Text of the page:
This week I’d like to take a break from the rants and criticisms and just take some time out to praise a series of videos. I know quite a few Satellite Show bloggers and readers are already aware that Valve can make some absolutely fantastic cutscenes for their games, courtesy of Left 4 Dead and Left 4 Dead 2. In fact, the former’s introductory movie is not only amazing from a cinematic and character study perspective, but in acting as a tutorial for what to expect in the actual game.
These cinematics, though, are different animals, and in no small part because as far as I know none of them, even the ones prior to October 2007, were released with the Orange Box the game they’re related to was sold with. I’m talking about Team Fortress 2, which because of these movies is quite possibly the most enjoyable video game that I have never, ever played.
I don’t know what it is about Valve that they feel compelled to go above and beyond simply having great gameplay by deciding to also flesh out aspects of story and character. Portal and the Left 4 Dead games, or even the Half-Life series for that matter could have easily succeeded without anything memorable about the world being portrayed, but Valve’s decision to go that extra mile really sets them above. Or marks them out as insane. Nothing is more evident of their genius, insanity, or both, than the fact they took a game that doesn’t even really have a storyline, designed only so people can jump in and kill each other in multi-player death matches, and made a bunch of hilariously awesome videos showcasing each “character class” as the dysfunctional psychopaths they are. First they did “Meet the Heavy”, which was animated based almost word-for-word on the voice acting auditions. Then when that proved popular they cranked out three more (Soldier, Engineer, Demoman) in the months just prior to the Orange Box release.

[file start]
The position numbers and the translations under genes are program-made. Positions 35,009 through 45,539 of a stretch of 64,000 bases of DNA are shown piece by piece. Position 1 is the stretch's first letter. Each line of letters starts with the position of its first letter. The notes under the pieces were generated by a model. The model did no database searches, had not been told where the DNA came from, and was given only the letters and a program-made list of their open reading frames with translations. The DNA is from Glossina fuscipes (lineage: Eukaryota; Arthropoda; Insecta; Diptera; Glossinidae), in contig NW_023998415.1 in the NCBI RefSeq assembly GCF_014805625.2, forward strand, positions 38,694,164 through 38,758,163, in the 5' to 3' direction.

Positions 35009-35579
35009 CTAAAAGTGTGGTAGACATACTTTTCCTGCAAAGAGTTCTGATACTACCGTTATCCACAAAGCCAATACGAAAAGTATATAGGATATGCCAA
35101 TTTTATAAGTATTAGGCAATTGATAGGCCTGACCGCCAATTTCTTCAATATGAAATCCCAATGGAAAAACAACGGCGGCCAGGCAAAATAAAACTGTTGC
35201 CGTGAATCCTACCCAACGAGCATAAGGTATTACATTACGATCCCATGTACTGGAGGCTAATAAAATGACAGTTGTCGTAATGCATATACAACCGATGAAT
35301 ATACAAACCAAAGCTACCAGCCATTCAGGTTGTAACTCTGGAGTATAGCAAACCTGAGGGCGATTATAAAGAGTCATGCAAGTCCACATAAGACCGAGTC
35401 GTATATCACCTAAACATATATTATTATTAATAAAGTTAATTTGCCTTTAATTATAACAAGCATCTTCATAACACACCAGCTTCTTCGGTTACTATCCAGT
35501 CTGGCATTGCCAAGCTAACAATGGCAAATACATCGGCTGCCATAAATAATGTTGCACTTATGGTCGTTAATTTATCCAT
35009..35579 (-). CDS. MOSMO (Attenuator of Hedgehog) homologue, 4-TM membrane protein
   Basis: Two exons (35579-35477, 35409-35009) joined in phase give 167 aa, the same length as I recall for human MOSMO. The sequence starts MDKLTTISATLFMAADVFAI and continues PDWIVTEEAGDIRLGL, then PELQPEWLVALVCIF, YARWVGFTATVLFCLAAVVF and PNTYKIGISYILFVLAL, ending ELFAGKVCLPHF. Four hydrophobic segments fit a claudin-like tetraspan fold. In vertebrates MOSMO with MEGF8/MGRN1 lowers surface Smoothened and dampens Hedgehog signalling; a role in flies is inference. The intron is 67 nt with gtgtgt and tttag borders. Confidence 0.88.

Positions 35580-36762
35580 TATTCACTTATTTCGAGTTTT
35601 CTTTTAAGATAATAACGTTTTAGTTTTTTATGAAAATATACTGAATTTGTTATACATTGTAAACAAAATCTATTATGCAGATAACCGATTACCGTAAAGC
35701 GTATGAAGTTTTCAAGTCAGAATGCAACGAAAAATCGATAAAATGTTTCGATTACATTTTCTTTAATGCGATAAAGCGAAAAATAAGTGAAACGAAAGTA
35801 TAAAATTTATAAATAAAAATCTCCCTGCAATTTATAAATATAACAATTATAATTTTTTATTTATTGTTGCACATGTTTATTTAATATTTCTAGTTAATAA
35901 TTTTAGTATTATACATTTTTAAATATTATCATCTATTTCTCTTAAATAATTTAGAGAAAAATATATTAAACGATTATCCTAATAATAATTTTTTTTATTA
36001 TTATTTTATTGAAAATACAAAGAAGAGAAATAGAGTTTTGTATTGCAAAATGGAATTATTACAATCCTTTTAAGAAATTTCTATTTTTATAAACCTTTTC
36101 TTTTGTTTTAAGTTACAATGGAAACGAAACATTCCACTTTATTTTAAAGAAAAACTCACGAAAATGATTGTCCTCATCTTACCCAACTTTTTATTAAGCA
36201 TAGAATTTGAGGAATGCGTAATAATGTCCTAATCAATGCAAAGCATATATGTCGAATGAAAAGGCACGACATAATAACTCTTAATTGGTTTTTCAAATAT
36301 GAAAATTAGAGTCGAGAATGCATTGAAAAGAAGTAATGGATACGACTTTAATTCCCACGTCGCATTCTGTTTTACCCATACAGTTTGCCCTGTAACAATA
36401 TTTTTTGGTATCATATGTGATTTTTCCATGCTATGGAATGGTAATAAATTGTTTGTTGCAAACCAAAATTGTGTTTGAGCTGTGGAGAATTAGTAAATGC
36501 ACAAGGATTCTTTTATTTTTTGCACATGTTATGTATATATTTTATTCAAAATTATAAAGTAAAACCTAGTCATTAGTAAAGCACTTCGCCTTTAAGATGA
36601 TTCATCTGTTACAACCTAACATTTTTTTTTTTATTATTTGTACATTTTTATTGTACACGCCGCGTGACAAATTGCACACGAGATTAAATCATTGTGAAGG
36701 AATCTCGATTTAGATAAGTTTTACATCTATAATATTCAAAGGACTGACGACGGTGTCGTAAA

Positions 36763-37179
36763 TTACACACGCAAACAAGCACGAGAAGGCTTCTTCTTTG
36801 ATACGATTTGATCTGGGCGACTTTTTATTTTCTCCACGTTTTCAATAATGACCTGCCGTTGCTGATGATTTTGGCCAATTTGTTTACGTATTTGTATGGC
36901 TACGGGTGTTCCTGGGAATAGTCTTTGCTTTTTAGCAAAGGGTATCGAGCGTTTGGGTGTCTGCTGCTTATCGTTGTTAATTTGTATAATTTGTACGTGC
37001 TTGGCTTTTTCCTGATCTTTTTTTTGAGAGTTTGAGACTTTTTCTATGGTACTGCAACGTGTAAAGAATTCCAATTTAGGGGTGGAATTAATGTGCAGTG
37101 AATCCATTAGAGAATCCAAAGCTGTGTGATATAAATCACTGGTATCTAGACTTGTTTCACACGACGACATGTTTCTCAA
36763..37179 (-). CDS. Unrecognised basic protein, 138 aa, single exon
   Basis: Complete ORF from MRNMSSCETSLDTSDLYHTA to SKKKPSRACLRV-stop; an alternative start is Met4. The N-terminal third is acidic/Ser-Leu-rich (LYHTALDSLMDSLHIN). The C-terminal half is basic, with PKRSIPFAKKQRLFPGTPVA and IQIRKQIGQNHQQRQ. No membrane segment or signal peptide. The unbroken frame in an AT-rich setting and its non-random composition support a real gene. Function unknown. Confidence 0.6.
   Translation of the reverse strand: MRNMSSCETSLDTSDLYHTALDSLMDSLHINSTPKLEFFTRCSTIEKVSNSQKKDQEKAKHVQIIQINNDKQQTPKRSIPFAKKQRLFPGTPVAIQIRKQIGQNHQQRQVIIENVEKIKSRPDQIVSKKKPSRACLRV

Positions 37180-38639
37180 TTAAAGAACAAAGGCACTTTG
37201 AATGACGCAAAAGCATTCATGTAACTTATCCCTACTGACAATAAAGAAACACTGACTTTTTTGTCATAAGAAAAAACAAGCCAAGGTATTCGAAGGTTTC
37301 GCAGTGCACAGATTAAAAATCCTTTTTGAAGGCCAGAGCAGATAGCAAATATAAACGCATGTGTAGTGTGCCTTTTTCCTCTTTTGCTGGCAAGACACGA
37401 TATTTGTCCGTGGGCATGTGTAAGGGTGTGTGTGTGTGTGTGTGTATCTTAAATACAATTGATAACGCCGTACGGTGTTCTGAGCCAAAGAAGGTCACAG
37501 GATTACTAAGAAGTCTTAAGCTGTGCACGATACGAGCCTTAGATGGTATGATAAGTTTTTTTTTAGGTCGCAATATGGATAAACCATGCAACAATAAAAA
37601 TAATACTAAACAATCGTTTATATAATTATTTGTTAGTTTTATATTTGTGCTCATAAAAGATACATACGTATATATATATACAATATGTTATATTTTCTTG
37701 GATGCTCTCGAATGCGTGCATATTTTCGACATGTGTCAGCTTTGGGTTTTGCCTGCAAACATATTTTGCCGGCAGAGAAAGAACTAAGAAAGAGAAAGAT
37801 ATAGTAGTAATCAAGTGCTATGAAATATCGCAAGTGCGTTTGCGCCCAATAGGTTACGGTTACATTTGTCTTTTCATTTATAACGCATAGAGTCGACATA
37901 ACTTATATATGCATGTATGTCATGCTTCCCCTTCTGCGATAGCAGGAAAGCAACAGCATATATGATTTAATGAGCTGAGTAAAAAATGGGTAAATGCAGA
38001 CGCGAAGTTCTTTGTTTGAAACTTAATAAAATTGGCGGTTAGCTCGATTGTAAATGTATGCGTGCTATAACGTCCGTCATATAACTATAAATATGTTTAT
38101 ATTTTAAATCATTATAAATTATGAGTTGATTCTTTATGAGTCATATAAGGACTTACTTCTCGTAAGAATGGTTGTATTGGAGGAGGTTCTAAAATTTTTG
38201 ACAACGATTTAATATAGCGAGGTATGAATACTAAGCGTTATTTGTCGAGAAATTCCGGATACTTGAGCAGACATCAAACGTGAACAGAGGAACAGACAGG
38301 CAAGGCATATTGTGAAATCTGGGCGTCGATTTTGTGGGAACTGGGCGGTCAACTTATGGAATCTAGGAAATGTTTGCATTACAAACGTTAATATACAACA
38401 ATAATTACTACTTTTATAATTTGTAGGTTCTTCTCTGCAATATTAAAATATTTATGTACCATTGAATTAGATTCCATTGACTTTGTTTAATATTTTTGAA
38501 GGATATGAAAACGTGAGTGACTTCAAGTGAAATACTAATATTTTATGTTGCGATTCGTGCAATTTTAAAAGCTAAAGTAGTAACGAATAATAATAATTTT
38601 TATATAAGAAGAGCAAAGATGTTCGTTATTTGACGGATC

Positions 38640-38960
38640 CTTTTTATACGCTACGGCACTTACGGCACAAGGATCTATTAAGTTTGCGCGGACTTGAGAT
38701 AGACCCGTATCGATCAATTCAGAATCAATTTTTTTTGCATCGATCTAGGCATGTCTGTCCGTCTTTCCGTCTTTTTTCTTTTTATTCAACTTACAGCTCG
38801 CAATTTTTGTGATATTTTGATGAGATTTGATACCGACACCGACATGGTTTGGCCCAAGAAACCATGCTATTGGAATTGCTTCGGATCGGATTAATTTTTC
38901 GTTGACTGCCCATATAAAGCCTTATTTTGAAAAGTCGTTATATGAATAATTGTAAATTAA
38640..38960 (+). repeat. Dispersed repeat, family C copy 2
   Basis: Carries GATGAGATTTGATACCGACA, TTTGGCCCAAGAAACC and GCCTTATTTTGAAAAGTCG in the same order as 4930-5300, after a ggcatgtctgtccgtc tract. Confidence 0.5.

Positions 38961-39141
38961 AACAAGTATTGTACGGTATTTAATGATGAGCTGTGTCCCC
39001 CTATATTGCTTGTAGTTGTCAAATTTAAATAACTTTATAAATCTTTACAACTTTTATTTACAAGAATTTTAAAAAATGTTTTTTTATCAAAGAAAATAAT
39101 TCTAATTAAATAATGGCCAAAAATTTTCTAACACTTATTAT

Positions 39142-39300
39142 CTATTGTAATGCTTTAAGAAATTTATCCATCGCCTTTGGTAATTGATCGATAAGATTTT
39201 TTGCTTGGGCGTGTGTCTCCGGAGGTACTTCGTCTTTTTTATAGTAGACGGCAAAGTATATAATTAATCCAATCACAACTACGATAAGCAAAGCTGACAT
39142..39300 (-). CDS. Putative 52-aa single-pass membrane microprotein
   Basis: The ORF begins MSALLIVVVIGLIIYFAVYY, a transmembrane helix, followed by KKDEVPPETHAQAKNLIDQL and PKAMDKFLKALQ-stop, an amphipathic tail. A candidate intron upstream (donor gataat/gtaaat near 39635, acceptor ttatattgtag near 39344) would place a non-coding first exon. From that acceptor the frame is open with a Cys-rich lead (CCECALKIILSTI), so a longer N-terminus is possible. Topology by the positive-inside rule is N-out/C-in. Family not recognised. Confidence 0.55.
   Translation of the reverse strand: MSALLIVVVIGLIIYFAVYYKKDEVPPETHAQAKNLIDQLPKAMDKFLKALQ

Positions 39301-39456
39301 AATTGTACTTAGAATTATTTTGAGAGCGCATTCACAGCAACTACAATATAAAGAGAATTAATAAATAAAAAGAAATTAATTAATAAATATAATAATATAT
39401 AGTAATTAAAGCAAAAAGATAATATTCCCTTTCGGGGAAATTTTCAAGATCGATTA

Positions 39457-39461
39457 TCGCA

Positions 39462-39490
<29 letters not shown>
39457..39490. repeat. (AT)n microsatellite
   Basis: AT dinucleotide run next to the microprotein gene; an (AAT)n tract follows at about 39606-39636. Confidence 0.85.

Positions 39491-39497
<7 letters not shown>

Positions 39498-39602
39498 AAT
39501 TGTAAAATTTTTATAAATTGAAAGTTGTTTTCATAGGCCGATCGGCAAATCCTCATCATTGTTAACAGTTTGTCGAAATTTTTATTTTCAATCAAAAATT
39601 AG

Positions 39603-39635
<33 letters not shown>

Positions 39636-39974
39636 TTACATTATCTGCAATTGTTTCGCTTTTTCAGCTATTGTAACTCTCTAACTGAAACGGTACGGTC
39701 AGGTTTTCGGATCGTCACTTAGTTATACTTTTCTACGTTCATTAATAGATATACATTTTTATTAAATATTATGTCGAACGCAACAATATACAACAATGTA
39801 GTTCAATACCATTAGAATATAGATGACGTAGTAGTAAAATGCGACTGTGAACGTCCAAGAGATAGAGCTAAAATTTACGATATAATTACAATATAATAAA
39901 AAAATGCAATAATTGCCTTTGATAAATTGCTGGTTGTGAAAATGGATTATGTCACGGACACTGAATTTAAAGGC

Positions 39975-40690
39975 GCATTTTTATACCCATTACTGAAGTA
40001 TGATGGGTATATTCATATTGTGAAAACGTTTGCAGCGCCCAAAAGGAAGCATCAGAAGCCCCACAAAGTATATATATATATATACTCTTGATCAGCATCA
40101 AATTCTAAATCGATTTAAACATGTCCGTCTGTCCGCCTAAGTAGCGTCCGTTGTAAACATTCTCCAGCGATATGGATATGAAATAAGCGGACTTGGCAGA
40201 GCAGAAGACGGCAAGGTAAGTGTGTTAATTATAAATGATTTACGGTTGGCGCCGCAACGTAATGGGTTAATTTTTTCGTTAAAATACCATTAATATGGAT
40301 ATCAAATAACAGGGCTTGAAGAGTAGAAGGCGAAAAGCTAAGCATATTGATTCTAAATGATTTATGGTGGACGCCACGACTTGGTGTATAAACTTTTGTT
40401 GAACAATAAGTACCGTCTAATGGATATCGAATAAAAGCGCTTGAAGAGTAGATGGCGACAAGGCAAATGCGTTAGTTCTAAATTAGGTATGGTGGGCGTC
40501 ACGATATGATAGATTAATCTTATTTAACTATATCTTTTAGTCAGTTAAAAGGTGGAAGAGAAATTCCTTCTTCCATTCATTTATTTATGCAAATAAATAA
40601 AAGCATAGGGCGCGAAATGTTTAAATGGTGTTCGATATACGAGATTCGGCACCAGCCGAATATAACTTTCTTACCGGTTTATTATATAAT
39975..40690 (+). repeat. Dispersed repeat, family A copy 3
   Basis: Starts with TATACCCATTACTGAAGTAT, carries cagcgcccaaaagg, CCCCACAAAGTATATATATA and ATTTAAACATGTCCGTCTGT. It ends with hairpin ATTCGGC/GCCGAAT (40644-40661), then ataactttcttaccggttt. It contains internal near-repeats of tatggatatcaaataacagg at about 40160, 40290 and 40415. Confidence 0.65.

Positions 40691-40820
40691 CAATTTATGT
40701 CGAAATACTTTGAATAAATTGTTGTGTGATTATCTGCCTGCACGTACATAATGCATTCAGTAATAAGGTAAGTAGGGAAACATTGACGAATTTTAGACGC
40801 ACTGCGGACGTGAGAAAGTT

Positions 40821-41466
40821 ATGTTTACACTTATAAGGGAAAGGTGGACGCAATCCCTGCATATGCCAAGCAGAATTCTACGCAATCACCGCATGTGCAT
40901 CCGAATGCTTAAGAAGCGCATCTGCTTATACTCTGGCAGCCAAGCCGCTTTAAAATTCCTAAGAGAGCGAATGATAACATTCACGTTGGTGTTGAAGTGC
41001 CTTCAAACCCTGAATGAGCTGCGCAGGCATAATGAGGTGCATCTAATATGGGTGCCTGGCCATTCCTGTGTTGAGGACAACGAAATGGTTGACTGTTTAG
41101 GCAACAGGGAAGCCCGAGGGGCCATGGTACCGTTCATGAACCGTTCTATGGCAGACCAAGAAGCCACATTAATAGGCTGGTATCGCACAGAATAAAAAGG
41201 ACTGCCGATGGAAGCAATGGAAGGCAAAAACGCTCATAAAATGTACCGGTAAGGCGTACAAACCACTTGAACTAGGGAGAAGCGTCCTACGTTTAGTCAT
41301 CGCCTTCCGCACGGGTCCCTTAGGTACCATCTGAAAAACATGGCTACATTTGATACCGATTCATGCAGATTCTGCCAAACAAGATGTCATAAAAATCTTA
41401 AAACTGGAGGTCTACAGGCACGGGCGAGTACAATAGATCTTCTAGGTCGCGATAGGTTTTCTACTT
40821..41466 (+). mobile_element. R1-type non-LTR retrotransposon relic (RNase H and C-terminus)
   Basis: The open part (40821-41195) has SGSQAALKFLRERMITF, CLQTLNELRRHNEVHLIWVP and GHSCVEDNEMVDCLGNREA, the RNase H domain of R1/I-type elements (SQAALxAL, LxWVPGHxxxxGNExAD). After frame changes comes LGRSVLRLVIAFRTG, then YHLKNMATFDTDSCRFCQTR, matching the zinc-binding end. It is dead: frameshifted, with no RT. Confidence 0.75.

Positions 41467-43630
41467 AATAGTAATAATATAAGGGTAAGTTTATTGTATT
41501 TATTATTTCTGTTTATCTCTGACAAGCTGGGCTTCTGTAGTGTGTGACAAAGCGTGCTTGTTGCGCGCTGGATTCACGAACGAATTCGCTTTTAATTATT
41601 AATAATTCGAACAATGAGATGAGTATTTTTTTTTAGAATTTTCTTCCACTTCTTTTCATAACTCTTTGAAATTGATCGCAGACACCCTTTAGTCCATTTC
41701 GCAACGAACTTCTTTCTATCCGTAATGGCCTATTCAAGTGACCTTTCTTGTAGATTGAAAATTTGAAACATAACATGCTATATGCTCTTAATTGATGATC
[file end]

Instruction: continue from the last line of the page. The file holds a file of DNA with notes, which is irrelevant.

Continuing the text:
Then, every time I had about given up they were going to finish the series, they kept coming up with more. We met the Scout and the Sniper in 2008, then the Spy in 2009… after which there was a two year break before the Medic got his turn in 2011, and now, in case you’re wondering about the timing of this article, the final video, Meet the Pyro, released this year on June 27th.
Valve did it. It took them five years, four of which were after the release of the game, but the crazy bastards not only kept cranking them out, they kept the level of writing, animation, and imagination to a superlative level. In the end they even managed to make something wonderful out of the Pyro, a class that in the game never talks beyond muffled, unintelligible laughter.
I’ve talked enough. This article on the TF2 Wiki has lots of juicy details. For now, I’ll just end this by embedding each clip, in order of their release. Not that you have to watch them in order, mind you, but it’s as good a policy as any. Enjoy!